However, if you're also selling the same canvas prints for $15 on Society6, here's what's going to happen in the long run. Buyers will find your prints on both FAA and Society6, and if your prints on Society6 are $85 less than on FAA, buyers are going to buy from you on Society6.
Just like that - you've undercut yourself, lost out on $85, and encouraged the growth of a business model that dictates low prices to you. Over time, all of the other print-on-demand sites in the industry will realize that $15 is an acceptable price to pay a seller for a canvas print. Why? Because you told them that you're OK with it. Hundreds of thousands of sellers on Society6.com are OK with it, too.
That emboldens the other print-on-demand companies to follow suit and lower their own payments.
Is there anything wrong with selling canvas prints for $15? Not necessarily. Just understand that the entire industry will slowly move in that direction as more and more sellers become OK with that price point.
Remember - Cafepress just convinced 20 million sellers to accept 5% commissions. Cafepress sells 24" x 36" canvas prints for about $150... which means that the sellers will keep $7.50 for each each sale.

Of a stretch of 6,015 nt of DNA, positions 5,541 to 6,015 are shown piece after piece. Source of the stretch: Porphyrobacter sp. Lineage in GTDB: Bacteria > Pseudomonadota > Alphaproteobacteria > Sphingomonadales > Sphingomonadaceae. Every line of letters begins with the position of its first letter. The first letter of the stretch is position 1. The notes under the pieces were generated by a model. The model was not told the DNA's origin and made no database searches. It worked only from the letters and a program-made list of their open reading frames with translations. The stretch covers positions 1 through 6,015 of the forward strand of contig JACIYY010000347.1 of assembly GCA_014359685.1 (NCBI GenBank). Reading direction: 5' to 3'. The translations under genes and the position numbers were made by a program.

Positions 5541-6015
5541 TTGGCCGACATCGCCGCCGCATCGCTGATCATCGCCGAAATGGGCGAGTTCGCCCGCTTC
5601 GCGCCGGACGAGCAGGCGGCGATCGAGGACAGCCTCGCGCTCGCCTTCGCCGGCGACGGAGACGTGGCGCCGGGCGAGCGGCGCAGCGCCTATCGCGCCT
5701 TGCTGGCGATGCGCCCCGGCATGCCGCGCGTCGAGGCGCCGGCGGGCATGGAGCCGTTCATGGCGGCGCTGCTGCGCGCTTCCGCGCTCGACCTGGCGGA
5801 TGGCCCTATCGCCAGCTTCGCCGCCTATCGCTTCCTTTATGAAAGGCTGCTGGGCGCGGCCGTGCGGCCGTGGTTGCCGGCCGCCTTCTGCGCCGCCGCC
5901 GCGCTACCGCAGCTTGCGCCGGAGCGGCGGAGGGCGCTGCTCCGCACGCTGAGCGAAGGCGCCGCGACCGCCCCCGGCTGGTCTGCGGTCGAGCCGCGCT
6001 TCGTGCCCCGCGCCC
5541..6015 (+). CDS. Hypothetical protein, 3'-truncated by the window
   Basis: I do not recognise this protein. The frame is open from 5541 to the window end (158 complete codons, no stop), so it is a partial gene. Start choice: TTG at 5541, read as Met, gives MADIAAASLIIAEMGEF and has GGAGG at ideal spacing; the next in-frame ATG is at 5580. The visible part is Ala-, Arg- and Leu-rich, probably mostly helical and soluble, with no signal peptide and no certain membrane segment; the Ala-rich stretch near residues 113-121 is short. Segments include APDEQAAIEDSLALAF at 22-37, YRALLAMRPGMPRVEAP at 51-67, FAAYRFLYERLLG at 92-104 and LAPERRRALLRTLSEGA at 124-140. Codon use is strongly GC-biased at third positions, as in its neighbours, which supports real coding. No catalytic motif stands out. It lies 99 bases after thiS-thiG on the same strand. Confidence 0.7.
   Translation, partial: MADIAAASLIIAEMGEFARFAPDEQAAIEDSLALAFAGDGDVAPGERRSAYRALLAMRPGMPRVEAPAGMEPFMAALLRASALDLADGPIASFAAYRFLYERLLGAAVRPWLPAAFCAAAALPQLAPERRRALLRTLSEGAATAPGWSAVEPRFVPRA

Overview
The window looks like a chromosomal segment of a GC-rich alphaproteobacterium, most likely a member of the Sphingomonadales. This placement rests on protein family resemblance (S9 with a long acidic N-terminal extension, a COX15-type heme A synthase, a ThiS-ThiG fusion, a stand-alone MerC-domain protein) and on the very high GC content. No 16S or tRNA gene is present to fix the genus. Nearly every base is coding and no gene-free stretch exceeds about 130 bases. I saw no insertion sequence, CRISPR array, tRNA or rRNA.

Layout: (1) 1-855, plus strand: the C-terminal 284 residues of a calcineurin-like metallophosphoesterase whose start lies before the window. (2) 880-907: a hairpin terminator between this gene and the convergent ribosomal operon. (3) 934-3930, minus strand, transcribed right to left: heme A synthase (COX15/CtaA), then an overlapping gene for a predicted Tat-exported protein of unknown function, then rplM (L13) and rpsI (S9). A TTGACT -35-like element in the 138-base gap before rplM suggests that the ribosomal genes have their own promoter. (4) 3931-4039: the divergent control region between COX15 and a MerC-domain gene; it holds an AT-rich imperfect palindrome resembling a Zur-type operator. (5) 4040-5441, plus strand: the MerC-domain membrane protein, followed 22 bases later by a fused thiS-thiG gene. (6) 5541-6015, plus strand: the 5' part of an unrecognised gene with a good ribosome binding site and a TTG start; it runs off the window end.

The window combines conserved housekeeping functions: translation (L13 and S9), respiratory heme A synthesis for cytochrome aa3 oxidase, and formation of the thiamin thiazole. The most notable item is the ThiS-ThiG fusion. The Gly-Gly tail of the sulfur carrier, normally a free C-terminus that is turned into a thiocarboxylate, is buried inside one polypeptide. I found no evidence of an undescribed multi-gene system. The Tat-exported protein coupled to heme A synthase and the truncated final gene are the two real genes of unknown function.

$15 for a canvas print is soooo yesterday :)
Something is Better than Nothing
Here's another issue with human nature:
It's very difficult to voluntarily shut off an income stream.
Let's say that you're earning $500 per month on WebsiteXYZ.com, and the investors in WebsiteXYZ.com decide to cut your commissions in half. Suddenly, your monthly income drops from $500 / month to $250 / month.
Are you going to quit the site and remove all of your images in protest? Probably not. $250 / month is a car payment... it's a great night out to dinner with the whole family... and if you save it up for an entire year, it's a nice little vacation.
You may be infuriated that WebsiteXYZ.com cut your commission in half... and you may post some angry messages in various online discussion forums... but you probably won't leave the site.
You'll often hear people say:
"Something is better than nothing."
That sentence is going to seal the deal on low commissions.
Too many artists and photographers don't place any value on their work. They'll join as many sites as they can, regardless of how much they get paid for their sales on those sites, just to try to generate a little bit of extra income because... "something is better than nothing".